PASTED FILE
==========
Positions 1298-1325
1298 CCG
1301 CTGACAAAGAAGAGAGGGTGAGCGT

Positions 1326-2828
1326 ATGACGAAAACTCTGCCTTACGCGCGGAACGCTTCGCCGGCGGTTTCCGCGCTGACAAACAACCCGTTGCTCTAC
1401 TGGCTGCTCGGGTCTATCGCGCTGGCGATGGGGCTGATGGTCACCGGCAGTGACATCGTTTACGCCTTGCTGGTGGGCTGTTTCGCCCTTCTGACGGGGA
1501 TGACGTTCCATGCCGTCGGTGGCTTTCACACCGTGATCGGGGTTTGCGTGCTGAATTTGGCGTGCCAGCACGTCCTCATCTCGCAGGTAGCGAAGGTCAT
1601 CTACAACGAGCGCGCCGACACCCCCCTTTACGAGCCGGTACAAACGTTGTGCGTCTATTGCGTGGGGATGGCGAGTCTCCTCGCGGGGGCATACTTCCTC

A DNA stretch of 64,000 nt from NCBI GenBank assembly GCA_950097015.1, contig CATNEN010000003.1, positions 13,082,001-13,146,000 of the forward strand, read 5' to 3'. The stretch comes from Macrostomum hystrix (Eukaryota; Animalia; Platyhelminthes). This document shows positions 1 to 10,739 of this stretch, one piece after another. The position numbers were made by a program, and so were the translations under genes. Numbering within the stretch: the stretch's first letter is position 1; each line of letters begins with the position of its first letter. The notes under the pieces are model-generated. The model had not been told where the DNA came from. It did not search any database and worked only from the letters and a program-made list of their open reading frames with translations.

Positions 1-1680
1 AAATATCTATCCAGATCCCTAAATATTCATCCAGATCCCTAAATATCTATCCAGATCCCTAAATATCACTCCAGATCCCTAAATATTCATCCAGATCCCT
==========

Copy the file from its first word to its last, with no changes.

Positions 1298-1325
1298 CCG
1301 CTGACAAAGAAGAGAGGGTGAGCGT

Positions 1326-2828
1326 ATGACGAAAACTCTGCCTTACGCGCGGAACGCTTCGCCGGCGGTTTCCGCGCTGACAAACAACCCGTTGCTCTAC
1401 TGGCTGCTCGGGTCTATCGCGCTGGCGATGGGGCTGATGGTCACCGGCAGTGACATCGTTTACGCCTTGCTGGTGGGCTGTTTCGCCCTTCTGACGGGGA
1501 TGACGTTCCATGCCGTCGGTGGCTTTCACACCGTGATCGGGGTTTGCGTGCTGAATTTGGCGTGCCAGCACGTCCTCATCTCGCAGGTAGCGAAGGTCAT
1601 CTACAACGAGCGCGCCGACACCCCCCTTTACGAGCCGGTACAAACGTTGTGCGTCTATTGCGTGGGGATGGCGAGTCTCCTCGCGGGGGCATACTTCCTC

A DNA stretch of 64,000 nt from NCBI GenBank assembly GCA_950097015.1, contig CATNEN010000003.1, positions 13,082,001-13,146,000 of the forward strand, read 5' to 3'. The stretch comes from Macrostomum hystrix (Eukaryota; Animalia; Platyhelminthes). This document shows positions 1 to 10,739 of this stretch, one piece after another. The position numbers were made by a program, and so were the translations under genes. Numbering within the stretch: the stretch's first letter is position 1; each line of letters begins with the position of its first letter. The notes under the pieces are model-generated. The model had not been told where the DNA came from. It did not search any database and worked only from the letters and a program-made list of their open reading frames with translations.

Positions 1-1680
1 AAATATCTATCCAGATCCCTAAATATTCATCCAGATCCCTAAATATCTATCCAGATCCCTAAATATCACTCCAGATCCCTAAATATTCATCCAGATCCCT